Targeted therapy is one of the treatment options that involve using drugs that target specific molecules in the cancer cells. The drug will stop the growth and spread of cancer cells while reducing possible harm to normal cells. Targeted therapy is normally the main treatment option when dealing with CML. Drugs used when dealing with CML are called tyrosine kinase inhibitors (TKIs). These drugs work by blocking a chemical called tyrosine kinase, which tells the leukemia cells to divide and grow. Without this signal, the cells die.
Drugs for this kind of treatment work differently to that of normal chemotherapy drugs. Drugs for this treatment option can sometimes help even when chemo isn’t, but they can also be used along with normal chemotherapy to help it work better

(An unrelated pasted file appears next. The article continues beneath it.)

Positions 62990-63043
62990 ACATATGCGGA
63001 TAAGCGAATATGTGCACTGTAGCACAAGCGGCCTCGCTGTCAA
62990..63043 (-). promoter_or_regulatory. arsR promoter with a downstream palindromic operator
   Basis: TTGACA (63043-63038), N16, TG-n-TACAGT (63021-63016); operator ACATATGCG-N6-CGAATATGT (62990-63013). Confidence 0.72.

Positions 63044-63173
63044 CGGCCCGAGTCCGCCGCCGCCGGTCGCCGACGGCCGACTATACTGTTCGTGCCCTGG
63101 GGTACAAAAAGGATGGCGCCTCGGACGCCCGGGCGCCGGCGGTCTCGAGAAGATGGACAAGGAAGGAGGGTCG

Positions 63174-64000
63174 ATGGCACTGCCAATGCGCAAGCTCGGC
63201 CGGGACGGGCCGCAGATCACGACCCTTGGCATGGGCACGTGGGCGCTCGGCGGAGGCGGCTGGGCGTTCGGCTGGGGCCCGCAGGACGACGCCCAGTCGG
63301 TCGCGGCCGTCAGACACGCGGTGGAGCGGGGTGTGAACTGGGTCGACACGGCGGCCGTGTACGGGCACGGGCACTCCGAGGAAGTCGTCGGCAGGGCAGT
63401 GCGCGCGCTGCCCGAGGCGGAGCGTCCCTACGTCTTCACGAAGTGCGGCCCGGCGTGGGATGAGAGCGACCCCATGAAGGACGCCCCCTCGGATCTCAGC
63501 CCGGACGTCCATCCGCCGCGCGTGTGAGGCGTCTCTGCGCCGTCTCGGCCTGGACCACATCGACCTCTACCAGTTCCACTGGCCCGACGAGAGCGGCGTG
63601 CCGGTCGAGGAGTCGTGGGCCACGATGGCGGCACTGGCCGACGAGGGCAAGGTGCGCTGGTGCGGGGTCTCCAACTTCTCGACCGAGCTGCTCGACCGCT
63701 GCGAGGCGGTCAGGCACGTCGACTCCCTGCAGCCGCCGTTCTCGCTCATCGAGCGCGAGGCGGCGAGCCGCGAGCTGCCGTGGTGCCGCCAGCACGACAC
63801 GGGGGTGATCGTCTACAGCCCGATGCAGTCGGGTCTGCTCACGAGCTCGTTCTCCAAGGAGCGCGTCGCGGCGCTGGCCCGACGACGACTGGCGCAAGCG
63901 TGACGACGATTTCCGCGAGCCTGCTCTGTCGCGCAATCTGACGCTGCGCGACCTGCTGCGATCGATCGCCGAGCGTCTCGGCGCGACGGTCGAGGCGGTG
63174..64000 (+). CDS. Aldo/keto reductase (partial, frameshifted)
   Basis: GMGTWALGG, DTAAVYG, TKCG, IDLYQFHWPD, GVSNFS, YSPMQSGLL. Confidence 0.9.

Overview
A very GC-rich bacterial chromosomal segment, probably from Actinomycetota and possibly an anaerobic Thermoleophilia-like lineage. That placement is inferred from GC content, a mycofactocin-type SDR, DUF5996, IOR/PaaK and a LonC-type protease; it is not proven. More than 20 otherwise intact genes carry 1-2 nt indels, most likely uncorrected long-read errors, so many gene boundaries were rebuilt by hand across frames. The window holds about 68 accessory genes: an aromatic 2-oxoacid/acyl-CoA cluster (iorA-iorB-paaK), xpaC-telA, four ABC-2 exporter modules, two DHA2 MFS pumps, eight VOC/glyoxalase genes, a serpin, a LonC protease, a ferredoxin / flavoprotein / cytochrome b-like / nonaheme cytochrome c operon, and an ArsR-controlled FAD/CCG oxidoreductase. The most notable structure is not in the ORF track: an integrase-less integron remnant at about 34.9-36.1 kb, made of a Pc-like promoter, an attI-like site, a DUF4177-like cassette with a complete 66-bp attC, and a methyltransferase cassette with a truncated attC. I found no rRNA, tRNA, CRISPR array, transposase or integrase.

Side effects of targeted therapy
Some of the possible side effects of targeted therapy include the following;
• Nausea and/or vomiting
• Mouth sores
• Muscle or bone pain
• Increased risk of infection
• Upper respiratory infection
• High blood sugar level
• Increased level of bilirubin
• Loss of appetite
• Diarrhea
• Bruising

Chemotherapy
Chemotherapy is a treatment option that involve the use of drugs to destroy cancer cells or slow its growth. It is given by a specialized doctor known as medical oncologist or hematologist. Chemotherapy is normally given through injection into veins (intravenously) and rarely swallowed as pill or capsule.Most people will be prescribed TKIs as their first treatmentfor CML. However, some may be given a short course of chemotherapy tablets to get the disease under control before TKI treatment begins
Normally chemotherapy schedule consists of a certain number of cycles given over a set period of time. Patients with CML receive several different drugs throughout their treatment.

Side effects of chemotherapy
Side effects of chemotherapy depend on type of drug used, dose given and periodic time by which the drug has been used. Some of the possible side effects of chemotherapy include the following;